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Posts: 306
Just when I think

Just when I think I can't possibly get angier, there goes the world making me angrier-er. The second-lowest paid CEO in those pictures makes more in a day than I do in a year. They will make more in a year than I will in my lifetime. I'm not sure I have an explicative strong enough to even cover my response to such inequity.

I agree with DaveF and Sand_puppy: free-market capitalism only works if the system is free of collusion and political bribery. If you look back at history, too, you'll find that the word "works" was also greatly dependent on which class you were in, which industry you were in, etc. A rising tide rarely lifts all boats equally, or at all.

rhare's picture
rhare
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Posts: 1308
davefairtex wrote: Crony

davefairtex wrote:

Crony capitalism is the logical endpoint of capitalism.

I disagree, it's the endpoint of government/capitalism collusion, and you agree:

davefairtex wrote:

A company with a great product that ends up dominating its market segment will gradually realize that investment dollars that might be spent keeping ahead of the competition would have a better ROI if spent stifling competition, rewriting regulation to its own benefit by bribing politicans, buying up potential competitors, and ultimately colluding with the other big players to fix prices at a mutually high-and-profitable level.

This is common sense.  Its also borne out by real world experience.

Notice you went from capitalism to government intervention.   Without government to squash smaller players, whether that be via laws (including patent/copyright), regulations, direct financial support, or monetary system manipulation, large players would face competition. 

davefairtex wrote:

1) prevent companies from having "too much" of a given market.  centralization of money = centralization of power = direct threat to democracy.  Fewer players = collusion on prices becomes vastly easier.  More players = collusion becomes much harder.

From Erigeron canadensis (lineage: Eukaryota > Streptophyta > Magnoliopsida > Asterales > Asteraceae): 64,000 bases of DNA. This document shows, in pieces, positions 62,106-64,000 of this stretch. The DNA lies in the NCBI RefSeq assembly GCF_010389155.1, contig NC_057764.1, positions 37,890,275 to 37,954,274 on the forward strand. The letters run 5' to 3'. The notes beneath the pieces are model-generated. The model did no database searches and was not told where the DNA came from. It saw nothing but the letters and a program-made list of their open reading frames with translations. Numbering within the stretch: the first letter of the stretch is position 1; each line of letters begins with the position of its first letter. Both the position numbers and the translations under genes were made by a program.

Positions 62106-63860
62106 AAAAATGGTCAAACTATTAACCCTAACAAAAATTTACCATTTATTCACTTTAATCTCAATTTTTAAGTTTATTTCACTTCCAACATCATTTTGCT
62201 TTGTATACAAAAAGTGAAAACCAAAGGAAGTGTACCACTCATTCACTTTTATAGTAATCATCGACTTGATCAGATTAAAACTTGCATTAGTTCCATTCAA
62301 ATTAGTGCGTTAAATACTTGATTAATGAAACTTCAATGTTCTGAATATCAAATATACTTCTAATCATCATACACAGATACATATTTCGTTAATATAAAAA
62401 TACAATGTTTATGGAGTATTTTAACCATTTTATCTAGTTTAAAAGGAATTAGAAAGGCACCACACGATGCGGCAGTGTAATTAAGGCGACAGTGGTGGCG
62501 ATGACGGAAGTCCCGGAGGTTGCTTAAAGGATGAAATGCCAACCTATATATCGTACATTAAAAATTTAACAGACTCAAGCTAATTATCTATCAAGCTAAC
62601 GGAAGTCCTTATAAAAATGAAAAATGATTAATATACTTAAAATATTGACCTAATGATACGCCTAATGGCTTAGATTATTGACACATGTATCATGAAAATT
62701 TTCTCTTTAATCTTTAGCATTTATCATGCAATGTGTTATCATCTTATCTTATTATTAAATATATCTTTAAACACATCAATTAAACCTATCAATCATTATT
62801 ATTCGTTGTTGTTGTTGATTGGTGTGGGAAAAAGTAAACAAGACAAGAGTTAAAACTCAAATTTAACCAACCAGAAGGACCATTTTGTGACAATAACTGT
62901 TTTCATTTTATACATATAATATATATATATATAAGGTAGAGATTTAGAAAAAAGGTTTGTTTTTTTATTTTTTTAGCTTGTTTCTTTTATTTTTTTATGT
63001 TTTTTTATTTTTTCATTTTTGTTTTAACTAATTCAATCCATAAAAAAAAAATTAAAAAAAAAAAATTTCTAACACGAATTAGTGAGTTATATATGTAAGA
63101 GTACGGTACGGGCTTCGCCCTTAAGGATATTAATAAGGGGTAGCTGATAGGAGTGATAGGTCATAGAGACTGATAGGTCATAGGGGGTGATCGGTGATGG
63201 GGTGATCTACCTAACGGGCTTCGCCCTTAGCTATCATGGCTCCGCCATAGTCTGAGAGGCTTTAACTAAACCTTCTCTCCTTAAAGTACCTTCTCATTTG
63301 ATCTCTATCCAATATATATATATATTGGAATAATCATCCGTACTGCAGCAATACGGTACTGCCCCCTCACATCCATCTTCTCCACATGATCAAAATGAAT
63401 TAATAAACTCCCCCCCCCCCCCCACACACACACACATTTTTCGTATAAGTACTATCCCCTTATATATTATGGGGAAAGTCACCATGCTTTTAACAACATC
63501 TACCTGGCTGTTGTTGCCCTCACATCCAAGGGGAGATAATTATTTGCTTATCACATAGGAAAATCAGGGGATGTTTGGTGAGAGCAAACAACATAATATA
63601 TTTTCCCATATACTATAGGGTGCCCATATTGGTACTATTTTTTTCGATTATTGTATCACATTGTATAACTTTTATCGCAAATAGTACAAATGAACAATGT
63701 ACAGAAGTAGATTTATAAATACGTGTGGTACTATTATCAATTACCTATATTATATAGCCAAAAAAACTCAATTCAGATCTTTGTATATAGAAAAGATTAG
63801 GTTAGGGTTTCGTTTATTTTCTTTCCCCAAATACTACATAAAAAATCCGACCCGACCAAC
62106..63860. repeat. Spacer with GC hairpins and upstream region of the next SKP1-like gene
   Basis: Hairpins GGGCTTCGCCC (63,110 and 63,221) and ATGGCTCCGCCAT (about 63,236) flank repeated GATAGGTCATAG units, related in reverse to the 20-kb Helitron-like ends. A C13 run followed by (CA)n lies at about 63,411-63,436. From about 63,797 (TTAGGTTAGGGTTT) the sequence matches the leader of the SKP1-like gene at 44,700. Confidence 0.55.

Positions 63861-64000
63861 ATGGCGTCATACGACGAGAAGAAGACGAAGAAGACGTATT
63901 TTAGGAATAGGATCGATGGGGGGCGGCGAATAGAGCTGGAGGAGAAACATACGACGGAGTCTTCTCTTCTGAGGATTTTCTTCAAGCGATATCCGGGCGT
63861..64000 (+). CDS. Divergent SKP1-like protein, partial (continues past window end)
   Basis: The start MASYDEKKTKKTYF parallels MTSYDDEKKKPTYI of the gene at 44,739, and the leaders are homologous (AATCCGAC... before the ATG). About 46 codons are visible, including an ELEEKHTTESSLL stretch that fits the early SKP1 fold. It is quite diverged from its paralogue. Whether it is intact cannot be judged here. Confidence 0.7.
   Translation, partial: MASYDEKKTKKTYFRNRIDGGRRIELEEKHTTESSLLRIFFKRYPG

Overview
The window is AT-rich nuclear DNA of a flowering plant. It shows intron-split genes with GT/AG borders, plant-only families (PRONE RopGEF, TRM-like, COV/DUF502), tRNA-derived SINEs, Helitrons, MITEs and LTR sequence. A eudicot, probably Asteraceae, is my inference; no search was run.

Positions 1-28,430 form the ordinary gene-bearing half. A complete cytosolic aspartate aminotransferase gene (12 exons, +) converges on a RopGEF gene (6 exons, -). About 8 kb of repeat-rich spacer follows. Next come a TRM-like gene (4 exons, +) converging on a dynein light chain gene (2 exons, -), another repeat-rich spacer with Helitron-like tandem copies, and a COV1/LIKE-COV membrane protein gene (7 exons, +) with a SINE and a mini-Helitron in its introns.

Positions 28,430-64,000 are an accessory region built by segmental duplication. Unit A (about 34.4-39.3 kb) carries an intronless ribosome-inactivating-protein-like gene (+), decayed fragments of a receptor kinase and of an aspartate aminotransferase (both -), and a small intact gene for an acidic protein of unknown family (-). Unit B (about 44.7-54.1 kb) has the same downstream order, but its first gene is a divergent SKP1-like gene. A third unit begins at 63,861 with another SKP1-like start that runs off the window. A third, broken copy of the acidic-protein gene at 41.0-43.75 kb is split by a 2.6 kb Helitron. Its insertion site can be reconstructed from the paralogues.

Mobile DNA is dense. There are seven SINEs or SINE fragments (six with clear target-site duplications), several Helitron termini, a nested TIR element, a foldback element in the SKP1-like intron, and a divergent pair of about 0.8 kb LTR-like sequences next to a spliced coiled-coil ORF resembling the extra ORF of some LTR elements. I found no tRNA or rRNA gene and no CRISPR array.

2) remove money from politics - eliminating bribery.

3) forbid politicians or people who have served in government from then serving in the companies they regulated - eliminating ex post facto bribery.

You can never eliminate any of these - that's human nature.  Just accept that it's going to happen, but you can eliminate money from politics by removing the ability for governments to steal via violence.  Governments should operate like charitable foundations, total voluntary contributions.  Don't like what one is doing, don't give it money.  If a govenment can't steal, then #3 becomes a non-issue as well since the only reason to do so is because you can funnel of tax money or enforce policies against competition.

davefairtex wrote:

The worst possible outcome, given the cartels now in place in most industries, is to deregulate a market that is dominated by only a couple of monster players who completely control Congress via campaign contributions as well as revolving-door rewards after "public service."

would ONLY be in favor of a "free market" (deregulation-oriented) solution if the cartels were first broken up, if money was removed from politics, and if the revolving door was closed.